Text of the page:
News State Victoria News Police suicides to be reviewed

Police suicides to be reviewed

victorian police
Twitter Facebook Reddit Pinterest Email

The death of a Victoria Police officer has highlighted the toll emergency services work takes on employees and has prompted calls from mental health professionals and senior police to look at better suicide prevention measures.

An officer used her gun to take her own life at work at 3:00pm on Monday at the Seaford Multi-Disciplinary Centre, a facility providing support for victims of sexual assault in Melbourne’s south-east.

Officers at the centre have been offered counselling, Police Association secretary Ron Iddles said.

You should watch this twisted show
Threat for Tasmanian university
New anti-terror law targets teens

“Any incident like this that takes place likes this amongst work colleagues is very traumatic for them,” he said.

“Those also who are suffering, might be depression or anxiety, need to reach out to your friends and get professional help.”

victoria police
Four Victoria police officers have taken their own lives in recent years. Photo: AAP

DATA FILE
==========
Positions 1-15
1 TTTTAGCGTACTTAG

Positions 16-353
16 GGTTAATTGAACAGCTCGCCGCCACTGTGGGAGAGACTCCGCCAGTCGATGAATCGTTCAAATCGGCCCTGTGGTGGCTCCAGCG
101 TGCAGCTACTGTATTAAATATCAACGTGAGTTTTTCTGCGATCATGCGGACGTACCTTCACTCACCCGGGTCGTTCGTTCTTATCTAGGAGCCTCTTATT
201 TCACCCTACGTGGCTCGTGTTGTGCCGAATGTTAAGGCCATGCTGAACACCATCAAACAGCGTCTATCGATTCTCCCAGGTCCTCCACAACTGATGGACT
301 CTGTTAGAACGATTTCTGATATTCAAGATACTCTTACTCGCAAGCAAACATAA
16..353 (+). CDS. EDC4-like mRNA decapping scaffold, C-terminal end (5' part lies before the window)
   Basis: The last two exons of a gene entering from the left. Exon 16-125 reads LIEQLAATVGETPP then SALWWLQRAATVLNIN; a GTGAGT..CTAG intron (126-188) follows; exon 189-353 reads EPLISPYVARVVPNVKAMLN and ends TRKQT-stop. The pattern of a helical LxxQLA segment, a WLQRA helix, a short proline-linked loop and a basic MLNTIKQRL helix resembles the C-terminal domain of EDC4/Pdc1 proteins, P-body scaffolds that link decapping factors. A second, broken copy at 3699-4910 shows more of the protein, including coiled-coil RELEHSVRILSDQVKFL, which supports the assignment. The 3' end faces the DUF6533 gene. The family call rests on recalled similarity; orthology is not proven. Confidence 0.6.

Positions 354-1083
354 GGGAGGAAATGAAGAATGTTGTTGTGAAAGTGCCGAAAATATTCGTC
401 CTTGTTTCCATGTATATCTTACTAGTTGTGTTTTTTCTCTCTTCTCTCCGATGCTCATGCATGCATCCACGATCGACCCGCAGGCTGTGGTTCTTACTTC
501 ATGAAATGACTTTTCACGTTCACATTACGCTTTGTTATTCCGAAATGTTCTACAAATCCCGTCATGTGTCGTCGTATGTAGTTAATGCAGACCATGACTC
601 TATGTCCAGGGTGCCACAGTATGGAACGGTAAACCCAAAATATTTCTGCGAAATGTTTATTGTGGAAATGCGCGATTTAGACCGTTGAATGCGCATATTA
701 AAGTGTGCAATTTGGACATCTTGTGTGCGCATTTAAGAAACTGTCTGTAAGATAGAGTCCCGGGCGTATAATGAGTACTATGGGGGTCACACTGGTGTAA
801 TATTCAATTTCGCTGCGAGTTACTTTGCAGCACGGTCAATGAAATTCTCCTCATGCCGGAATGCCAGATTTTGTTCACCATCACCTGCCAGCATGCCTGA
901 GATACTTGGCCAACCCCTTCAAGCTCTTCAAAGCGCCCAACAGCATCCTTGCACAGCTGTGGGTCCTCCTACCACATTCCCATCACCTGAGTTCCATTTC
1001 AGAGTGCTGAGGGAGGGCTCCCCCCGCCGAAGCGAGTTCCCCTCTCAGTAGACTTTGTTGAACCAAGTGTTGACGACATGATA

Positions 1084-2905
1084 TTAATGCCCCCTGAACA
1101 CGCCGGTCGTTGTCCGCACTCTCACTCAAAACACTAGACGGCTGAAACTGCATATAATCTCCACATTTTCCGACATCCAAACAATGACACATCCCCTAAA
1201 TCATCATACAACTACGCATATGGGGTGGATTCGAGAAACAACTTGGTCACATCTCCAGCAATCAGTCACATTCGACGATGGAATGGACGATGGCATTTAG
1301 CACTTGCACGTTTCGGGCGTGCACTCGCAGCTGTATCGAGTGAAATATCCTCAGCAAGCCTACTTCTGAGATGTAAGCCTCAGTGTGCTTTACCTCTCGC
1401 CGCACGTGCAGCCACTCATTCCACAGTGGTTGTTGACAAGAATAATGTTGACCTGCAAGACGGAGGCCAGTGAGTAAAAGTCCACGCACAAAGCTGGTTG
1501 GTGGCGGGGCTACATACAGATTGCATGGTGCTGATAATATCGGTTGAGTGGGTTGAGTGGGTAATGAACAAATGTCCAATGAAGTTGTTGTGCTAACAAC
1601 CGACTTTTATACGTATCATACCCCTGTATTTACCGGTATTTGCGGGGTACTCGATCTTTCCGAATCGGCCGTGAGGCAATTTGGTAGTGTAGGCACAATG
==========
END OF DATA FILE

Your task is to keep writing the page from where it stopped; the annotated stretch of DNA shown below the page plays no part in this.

It is believed four officers have taken their lives in recent years, prompting Victoria Police to launch a nationwide review into police suicides.

Mr Iddles said the force was looking at ways to try to prevent any more deaths.

“I know it’s of concern to the current Chief Commissioner and he’s going to do a review of police suicides around Australia,” he said.

“Then [we’ll] see if we can do something to develop a strategy that will hopefully prevent it.”

An investigation will look at the circumstances surrounding the death of the leading senior constable.

Professor Sam Harvey from the Black Dog Institute said the death was a reminder of the mental health consequences of emergency service work.

“With the police I guess there’s a particular problem, while a lot of them are having mental health problems, they’re also carrying a weapon around,” he told 774 ABC Melbourne.

“This is thankfully still a relatively rare end point.”

About one in 10 emergency services workers show symptoms of post-traumatic stress disorder (PTSD), Prof Harvey said.

He said that meant there were lessons to be learnt from the 90 per cent of workers in the field who are more resilient to mental health issues.

“So we’re trying to learn from that and trying to test whether we can train all new emergency workers to learn new resilience techniques,” Professor Harvey said.

 Anyone who might be feelings symptoms of depression, anxiety or mental illness should contact Lifeline on 13 11 14. 

View Comments